From then on, there was a progression of specification updates, ultimately leading to MIL-PRF-2105E. This was superseded in 1998 by the global standard SAE J2360, Automotive Gear Lubricant for Commercial and Military Use. SAE J2360 is updated and reissued regularly, most recently in April; for a qualified product list see

Among the changes and upgrades over the years have been tests to measure gear oil performance regarding oxidation, water corrosion, heavy loading and shock loading. In addition, there are copper corrosion and antifoam requirements.

Meanwhile, in 1969 the American Petroleum Institute introduced the GL classification system, officially API 1560, Lubricant Service Designations for Automotive Manual Transmissions, Manual Transaxles, and Axles. It lists numerous classes, although many are obsolete. The active ones are GL-4, GL-5 and MT-1, with MT standing for manual transmission including those for heavy-duty trucks.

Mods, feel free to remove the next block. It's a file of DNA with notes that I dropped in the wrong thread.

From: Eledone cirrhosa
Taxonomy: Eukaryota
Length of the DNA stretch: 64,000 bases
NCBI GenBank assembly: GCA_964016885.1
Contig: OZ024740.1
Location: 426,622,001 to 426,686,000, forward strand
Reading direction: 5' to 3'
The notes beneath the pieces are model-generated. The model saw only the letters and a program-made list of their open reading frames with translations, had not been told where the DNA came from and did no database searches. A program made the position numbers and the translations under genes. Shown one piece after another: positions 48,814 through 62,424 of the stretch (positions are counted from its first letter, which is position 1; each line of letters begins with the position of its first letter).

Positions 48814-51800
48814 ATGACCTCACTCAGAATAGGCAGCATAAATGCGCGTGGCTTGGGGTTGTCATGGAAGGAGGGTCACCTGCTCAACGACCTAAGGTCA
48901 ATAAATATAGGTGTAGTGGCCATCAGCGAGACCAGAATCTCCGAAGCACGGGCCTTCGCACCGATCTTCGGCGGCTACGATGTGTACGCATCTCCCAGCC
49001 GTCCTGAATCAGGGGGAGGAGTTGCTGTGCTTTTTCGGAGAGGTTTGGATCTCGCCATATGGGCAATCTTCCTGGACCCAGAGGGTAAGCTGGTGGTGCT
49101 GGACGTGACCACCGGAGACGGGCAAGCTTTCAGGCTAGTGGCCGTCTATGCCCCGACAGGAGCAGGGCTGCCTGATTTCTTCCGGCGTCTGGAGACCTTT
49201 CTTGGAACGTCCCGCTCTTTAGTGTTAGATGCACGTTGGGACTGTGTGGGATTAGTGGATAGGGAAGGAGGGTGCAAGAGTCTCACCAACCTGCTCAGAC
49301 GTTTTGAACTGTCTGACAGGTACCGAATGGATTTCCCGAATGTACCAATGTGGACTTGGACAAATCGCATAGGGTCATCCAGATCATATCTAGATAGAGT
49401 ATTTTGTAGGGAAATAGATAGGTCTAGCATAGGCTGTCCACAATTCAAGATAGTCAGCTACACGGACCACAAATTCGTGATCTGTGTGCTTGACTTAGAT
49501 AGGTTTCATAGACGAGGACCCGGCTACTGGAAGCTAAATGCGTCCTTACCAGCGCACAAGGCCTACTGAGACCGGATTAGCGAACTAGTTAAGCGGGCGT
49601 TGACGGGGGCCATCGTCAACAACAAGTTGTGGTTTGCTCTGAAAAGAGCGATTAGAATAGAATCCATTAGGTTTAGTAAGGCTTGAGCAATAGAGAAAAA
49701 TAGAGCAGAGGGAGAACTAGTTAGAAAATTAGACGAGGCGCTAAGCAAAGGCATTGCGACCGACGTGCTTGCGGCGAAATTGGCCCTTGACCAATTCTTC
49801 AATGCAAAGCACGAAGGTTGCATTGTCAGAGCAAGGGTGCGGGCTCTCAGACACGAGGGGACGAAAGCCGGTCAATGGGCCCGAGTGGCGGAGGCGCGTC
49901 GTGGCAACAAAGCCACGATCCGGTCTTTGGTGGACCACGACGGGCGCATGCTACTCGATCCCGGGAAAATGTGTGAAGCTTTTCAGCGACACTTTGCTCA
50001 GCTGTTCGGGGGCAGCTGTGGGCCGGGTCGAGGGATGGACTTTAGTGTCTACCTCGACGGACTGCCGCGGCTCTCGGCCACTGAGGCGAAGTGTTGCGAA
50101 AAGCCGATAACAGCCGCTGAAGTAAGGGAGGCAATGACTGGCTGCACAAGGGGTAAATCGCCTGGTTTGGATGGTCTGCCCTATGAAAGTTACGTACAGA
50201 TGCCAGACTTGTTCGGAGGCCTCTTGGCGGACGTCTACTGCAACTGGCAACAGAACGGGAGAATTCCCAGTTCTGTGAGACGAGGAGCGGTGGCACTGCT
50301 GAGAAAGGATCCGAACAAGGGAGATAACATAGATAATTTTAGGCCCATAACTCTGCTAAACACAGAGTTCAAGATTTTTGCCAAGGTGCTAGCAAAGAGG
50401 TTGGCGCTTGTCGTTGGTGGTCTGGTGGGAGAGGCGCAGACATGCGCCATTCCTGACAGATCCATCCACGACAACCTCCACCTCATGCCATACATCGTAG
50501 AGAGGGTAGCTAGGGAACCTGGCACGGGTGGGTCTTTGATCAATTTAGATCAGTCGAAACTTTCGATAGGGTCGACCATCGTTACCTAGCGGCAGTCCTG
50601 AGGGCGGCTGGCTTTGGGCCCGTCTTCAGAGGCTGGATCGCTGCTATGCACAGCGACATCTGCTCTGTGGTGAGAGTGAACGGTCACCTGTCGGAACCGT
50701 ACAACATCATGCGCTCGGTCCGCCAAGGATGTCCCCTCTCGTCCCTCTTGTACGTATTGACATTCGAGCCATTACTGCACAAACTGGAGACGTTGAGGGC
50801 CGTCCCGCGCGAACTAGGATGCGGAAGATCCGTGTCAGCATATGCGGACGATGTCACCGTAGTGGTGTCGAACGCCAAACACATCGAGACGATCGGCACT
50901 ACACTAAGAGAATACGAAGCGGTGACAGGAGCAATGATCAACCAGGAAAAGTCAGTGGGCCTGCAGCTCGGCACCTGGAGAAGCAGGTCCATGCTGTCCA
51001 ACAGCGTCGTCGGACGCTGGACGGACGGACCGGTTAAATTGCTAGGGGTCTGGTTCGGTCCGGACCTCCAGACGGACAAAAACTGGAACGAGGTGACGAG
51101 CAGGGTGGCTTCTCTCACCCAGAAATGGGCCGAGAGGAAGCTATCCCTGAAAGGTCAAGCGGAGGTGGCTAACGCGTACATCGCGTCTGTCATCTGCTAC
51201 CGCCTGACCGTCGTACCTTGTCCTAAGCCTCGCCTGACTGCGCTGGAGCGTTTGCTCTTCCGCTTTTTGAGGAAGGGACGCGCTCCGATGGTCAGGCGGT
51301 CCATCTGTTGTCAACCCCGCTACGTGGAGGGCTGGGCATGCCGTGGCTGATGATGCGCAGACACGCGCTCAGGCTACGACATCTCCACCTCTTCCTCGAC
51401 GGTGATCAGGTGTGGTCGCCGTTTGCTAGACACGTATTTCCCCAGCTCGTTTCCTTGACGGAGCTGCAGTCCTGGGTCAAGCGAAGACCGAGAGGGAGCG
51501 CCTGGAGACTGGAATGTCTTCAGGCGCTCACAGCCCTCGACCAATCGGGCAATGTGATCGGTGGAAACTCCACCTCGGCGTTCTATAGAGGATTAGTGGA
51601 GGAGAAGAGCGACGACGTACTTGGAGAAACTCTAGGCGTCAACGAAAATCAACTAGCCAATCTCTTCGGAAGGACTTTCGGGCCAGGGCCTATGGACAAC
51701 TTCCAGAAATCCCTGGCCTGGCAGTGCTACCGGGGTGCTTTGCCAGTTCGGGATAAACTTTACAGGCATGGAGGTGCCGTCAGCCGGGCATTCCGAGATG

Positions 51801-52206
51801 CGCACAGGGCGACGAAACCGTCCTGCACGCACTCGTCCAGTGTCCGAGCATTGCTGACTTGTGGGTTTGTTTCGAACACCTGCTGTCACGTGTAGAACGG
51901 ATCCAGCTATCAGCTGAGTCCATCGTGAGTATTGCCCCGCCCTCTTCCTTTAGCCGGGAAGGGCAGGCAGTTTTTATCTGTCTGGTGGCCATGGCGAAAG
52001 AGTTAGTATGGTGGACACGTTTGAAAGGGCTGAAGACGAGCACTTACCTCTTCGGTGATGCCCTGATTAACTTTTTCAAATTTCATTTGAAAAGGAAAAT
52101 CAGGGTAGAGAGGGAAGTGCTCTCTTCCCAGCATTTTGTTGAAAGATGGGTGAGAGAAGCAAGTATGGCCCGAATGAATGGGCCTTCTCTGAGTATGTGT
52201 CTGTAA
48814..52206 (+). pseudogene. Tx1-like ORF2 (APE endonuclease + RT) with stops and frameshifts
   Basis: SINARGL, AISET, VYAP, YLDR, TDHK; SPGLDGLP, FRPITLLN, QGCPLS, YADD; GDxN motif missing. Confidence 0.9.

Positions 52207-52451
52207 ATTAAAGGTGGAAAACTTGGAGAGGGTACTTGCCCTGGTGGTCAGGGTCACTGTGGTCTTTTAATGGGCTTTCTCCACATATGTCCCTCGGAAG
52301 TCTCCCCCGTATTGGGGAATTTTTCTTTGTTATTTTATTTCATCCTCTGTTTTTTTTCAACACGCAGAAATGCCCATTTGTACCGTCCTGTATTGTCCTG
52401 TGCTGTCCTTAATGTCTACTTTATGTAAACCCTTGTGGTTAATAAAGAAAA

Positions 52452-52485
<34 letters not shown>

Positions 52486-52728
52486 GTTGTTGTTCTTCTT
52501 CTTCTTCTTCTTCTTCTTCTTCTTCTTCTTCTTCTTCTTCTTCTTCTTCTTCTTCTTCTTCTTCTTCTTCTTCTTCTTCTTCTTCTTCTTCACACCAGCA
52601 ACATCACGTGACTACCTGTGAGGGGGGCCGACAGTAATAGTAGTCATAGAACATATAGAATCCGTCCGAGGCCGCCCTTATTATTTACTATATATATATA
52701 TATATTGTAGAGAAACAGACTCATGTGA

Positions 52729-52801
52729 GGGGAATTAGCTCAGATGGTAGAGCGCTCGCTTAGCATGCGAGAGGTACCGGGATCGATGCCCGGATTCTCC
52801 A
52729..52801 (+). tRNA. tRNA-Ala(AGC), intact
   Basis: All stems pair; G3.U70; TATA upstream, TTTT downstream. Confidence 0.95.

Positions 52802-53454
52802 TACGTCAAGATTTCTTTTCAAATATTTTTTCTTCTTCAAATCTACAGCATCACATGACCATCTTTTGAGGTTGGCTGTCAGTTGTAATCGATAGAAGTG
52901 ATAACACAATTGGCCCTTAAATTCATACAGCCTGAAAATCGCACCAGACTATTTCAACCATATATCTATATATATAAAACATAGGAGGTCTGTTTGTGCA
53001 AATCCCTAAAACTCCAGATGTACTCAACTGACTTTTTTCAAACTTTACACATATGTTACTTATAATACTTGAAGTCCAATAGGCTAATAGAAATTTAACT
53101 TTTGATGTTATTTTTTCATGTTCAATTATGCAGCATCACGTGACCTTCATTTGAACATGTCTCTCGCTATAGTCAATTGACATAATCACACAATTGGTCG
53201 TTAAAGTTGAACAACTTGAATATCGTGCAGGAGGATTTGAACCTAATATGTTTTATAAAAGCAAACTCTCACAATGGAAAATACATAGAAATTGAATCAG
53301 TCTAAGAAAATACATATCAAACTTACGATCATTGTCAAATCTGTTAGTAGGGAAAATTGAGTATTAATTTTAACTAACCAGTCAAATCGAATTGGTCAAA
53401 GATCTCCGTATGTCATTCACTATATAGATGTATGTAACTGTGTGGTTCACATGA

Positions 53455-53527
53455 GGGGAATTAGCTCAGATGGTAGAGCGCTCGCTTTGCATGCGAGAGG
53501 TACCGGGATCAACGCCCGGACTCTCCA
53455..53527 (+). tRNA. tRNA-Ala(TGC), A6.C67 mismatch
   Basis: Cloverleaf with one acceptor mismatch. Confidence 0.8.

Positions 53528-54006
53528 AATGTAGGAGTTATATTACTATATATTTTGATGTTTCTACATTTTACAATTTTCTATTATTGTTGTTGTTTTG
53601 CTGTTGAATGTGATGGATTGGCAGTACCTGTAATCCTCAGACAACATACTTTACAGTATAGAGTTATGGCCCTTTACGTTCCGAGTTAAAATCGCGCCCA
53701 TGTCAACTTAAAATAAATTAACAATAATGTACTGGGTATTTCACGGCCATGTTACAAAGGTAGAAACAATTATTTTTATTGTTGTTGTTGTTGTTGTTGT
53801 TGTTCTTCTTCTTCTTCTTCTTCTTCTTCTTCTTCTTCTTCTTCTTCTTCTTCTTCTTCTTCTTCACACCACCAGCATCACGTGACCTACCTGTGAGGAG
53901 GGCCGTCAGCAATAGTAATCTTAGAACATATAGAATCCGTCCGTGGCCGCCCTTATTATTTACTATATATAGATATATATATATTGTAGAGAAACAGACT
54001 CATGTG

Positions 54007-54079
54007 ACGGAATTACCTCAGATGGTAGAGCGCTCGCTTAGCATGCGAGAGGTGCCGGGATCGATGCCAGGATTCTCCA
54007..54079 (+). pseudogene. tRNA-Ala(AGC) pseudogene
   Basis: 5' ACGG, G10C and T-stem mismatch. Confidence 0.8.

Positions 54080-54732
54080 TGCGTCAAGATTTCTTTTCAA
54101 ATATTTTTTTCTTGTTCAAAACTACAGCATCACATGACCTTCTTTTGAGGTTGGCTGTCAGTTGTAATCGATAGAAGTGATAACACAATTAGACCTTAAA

GL-4 is a special case because the tests that were developed to measure the performance parameters of this category are no longer available. However, there is a thriving business in selling GL-4 gear lubricants, so an accommodation was made by API to continue these products.

Although this service designation is still used commercially to describe lubricants, test equipment for performance verification is not currently available, advises the 2012 edition of API 1560. It goes on to say, Lubricant end users are advised to request appropriate supporting documentation on previously tested lubricants from their suppliers.